Ark. House expels one of its own
There are two certainties, Arkansas Speaker of the House Matthew Shepherd, R-EL Dorado, told his colleagues Friday: death and taxes.
Rep. Mickey Gates, R-hot Springs, finally had succumbed to the inevitability of the second. And this day, his political life was on trial, with Shepherd the reluctant prosecutor and Gates’ fellow legislators his jury.
Friday was a somber day. The last time House members had expelled a member was in 1837 after the House speaker stabbed to death a fellow member on the floor.
Shepherd, an attorney, made his case by saying the Arkansas Constitution allows a two-thirds House majority to expel a member for any reason – but with Gates, there is a good one.
He had pled no contest to a single charge of not filing or paying his taxes after being charged for not filing returns from 2012 to 2017. He’s paying the state at least $74,789 for the years 2012 through 2014, with his debt for the later years to be determined after a December hearing.
This year, lawmakers passed
Act 894 saying anyone who pleads guilty or no contest to a “public trust crime” or is found guilty cannot serve in the Legislature.
Clearly not getting the hint,
Gates was one of 71 House members who voted for it. Now he says it adds an extraconstitutional qualification for service, an argument he will use if he sues.
Shepherd, who had encouraged Gates to resign, acknowledged the constitutional question without conceding, but he said the law is useful because it at least expresses the General Assembly’s reasoning behind an expulsion.
Gates’ no contest plea means he can’t own a firearm, has had to submit DNA samples and has had travel restrictions, so surely he cannot serve in the people’s House. Shepherd also reminded legislators their reputation has suffered after six other former legislators have been convicted of corruption charges.
Gates was unmoved and unrepentant. He apparently truly believes he is innocent and is being persecuted for his legislative efforts to restrain government. In his speech, he told his friends and family, “It is not fair that you have had to suffer with the result of my fight to make political change.”
He then recited a long list of historical events including the sinking of the Titanic and the 1957 Little Rock Central High crisis. He seemed to be making some point about bad decisions and historical injustices, and that expelling him would be both. He concluded with the biblical story of Daniel in the lion’s den.
As the speech wound down, he made his strongest arguments.
If he fulfills the terms of the no contest plea, then in the law’s eyes he’ll be not guilty. He said if he can be expelled from the House by a two-thirds vote, “Then none of us are safe.” He said his constituents re-elected him with a 59% majority last year, even after the state had filed charges.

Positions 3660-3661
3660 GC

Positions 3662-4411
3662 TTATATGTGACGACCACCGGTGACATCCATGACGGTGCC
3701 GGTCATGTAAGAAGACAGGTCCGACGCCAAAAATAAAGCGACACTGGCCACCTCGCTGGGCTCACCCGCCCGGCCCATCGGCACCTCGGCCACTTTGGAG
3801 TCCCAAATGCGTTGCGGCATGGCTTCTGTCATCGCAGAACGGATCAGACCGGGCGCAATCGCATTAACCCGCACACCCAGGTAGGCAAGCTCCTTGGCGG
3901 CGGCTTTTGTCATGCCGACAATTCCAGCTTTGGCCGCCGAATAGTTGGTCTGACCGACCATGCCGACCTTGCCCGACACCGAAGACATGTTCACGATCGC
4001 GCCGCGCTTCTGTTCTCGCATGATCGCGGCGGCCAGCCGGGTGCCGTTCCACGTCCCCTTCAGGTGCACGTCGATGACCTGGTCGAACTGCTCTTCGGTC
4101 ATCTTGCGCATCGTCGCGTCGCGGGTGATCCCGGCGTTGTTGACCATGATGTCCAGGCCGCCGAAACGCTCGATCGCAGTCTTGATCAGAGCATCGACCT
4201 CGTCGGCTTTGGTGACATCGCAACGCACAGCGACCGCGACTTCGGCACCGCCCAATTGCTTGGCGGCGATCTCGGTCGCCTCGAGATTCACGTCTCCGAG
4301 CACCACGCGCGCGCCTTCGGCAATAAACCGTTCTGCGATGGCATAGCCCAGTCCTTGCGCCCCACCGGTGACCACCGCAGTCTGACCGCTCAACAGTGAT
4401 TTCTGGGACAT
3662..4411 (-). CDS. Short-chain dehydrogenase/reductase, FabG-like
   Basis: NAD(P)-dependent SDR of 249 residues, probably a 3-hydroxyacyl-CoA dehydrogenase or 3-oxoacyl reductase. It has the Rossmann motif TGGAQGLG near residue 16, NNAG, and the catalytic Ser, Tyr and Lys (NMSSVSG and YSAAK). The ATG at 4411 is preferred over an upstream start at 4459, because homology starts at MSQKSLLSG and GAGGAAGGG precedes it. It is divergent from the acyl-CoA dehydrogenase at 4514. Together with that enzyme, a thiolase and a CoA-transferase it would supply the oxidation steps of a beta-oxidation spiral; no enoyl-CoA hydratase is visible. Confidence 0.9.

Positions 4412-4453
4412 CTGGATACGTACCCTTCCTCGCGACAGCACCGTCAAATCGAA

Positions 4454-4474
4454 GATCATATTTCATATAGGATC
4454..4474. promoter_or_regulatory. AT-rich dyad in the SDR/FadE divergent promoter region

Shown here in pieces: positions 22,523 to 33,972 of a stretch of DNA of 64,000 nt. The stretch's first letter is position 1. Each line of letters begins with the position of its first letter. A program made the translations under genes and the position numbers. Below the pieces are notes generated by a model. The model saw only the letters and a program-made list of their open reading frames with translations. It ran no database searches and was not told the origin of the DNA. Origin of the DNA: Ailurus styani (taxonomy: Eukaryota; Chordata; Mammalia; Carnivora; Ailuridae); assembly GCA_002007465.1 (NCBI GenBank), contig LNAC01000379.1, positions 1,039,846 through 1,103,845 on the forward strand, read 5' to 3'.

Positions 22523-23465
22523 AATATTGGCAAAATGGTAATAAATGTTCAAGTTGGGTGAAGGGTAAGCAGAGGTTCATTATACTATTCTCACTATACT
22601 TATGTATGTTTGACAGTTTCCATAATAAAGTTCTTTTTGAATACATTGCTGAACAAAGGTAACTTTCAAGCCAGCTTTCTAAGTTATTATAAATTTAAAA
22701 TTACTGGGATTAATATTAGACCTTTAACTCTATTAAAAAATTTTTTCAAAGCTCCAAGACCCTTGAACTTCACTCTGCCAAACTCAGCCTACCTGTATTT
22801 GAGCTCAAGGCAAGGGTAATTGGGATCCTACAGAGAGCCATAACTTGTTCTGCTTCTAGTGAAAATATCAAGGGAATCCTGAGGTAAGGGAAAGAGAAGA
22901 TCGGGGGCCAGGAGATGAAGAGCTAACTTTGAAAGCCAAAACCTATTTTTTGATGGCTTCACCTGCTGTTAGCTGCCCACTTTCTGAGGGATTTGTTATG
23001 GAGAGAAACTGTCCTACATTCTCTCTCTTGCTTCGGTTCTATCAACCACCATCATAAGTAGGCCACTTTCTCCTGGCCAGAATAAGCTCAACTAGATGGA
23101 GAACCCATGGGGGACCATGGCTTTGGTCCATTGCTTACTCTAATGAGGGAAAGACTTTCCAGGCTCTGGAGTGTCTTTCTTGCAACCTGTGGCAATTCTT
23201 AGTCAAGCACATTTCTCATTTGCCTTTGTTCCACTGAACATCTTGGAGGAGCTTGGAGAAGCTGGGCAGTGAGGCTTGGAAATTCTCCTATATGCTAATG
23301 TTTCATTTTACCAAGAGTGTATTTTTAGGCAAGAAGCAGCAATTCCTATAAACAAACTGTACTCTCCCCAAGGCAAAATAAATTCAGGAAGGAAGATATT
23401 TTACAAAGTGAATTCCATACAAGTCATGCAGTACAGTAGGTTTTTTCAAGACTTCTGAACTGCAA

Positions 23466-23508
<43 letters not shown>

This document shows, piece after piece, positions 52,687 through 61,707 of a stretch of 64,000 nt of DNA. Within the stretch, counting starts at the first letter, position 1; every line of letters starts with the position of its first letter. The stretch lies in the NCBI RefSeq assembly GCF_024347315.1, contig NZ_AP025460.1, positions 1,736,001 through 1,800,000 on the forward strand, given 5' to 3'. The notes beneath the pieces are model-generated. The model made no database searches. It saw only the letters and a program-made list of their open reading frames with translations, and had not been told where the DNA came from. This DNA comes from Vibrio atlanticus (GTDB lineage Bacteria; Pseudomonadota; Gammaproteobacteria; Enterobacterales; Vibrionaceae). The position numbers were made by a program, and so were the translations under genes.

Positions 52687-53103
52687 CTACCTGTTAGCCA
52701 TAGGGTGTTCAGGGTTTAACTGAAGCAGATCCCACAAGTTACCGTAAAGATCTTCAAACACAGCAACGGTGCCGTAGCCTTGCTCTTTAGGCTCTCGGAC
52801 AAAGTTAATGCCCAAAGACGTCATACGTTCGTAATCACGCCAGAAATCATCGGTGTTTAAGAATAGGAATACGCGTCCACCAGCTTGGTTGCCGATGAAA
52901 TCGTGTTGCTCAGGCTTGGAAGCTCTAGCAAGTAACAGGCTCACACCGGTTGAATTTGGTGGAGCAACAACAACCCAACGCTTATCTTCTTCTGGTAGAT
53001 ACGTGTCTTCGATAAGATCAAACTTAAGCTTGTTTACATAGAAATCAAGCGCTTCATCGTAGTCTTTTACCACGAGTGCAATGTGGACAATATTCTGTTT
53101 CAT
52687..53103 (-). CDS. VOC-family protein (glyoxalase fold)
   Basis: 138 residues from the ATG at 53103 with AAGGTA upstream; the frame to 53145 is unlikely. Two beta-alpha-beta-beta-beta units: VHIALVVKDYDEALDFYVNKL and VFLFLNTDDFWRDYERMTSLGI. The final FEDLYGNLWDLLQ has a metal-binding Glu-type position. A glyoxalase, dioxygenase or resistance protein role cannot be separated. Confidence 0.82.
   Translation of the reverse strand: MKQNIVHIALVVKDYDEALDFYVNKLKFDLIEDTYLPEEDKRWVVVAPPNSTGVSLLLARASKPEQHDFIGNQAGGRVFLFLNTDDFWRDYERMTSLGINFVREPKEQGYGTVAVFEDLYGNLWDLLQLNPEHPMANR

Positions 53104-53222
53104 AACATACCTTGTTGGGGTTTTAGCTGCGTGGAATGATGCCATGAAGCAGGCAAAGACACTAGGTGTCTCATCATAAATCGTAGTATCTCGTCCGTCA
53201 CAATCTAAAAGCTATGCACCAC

The vote was 88-4 to expel, with seven not voting. Gates was one of the four.
Could he have saved his political life with a different speech? Probably not. Shepherd would not have organized the House caucus meeting without being confident he had the votes.
Still, little is certain in life but death and taxes. Rep. Doug House, R-north Little Rock, told me he had wanted to hear a defense from Gates. “Turned out he had none,” he said. Another legislator told me, “I perceive legislators were looking for facts as to how he was not guilty. I don’t think those facts were presented.”
Among those not voting was
Rep. Bruce Cozart, R-hot Springs, who said the matter would have been addressed by voters next year, and Rep. Reginald Murdock, D-marianna, who said he didn’t have enough information. Asked if he were concerned about setting a precedent whereby the Republican majority might expel a Democrat, he responded, “No sir, not at all. I think my Republican colleagues have more integrity than that.”
Another election is approaching, and it’s unclear if Gates can contest for it now that he’s a private citizen. If someone tries to stop him based on Act 894, he could challenge it in court. If he’s on the ballot, he could be elected. And then House members would be serving with a colleague they had expelled. Under the Constitution, they can’t expel a member twice for the same offense.
Those are all possibilities, not certainties. We all know there aren’t many of those.
Steve Brawner is a syndicated columnist in Arkansas and former managing editor of The Saline Courier. Email him at brawner[email protected] Follow him on